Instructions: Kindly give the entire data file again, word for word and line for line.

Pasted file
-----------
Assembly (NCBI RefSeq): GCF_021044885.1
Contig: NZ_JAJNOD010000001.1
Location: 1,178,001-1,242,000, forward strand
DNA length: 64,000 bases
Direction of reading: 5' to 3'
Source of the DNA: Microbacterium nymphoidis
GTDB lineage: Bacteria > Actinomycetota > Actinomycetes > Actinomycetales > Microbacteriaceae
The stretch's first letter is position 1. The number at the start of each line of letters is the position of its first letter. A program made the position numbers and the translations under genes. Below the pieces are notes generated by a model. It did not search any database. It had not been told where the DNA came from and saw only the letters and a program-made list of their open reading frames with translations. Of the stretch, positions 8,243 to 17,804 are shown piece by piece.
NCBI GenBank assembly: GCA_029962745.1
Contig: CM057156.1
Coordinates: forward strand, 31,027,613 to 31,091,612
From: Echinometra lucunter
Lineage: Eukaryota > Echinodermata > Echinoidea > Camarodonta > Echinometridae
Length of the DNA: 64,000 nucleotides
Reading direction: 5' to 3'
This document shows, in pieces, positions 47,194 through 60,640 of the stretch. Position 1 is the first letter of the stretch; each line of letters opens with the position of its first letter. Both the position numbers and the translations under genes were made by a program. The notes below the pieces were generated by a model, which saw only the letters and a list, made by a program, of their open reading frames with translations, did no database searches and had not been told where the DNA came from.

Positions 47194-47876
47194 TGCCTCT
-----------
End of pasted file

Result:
Assembly (NCBI RefSeq): GCF_021044885.1
Contig: NZ_JAJNOD010000001.1
Location: 1,178,001-1,242,000, forward strand
DNA length: 64,000 bases
Direction of reading: 5' to 3'
Source of the DNA: Microbacterium nymphoidis
GTDB lineage: Bacteria > Actinomycetota > Actinomycetes > Actinomycetales > Microbacteriaceae
The stretch's first letter is position 1. The number at the start of each line of letters is the position of its first letter. A program made the position numbers and the translations under genes. Below the pieces are notes generated by a model. It did not search any database. It had not been told where the DNA came from and saw only the letters and a program-made list of their open reading frames with translations. Of the stretch, positions 8,243 to 17,804 are shown piece by piece.
NCBI GenBank assembly: GCA_029962745.1
Contig: CM057156.1
Coordinates: forward strand, 31,027,613 to 31,091,612
From: Echinometra lucunter
Lineage: Eukaryota > Echinodermata > Echinoidea > Camarodonta > Echinometridae
Length of the DNA: 64,000 nucleotides
Reading direction: 5' to 3'
This document shows, in pieces, positions 47,194 through 60,640 of the stretch. Position 1 is the first letter of the stretch; each line of letters opens with the position of its first letter. Both the position numbers and the translations under genes were made by a program. The notes below the pieces were generated by a model, which saw only the letters and a list, made by a program, of their open reading frames with translations, did no database searches and had not been told where the DNA came from.

Positions 47194-47876
47194 TGCCTCT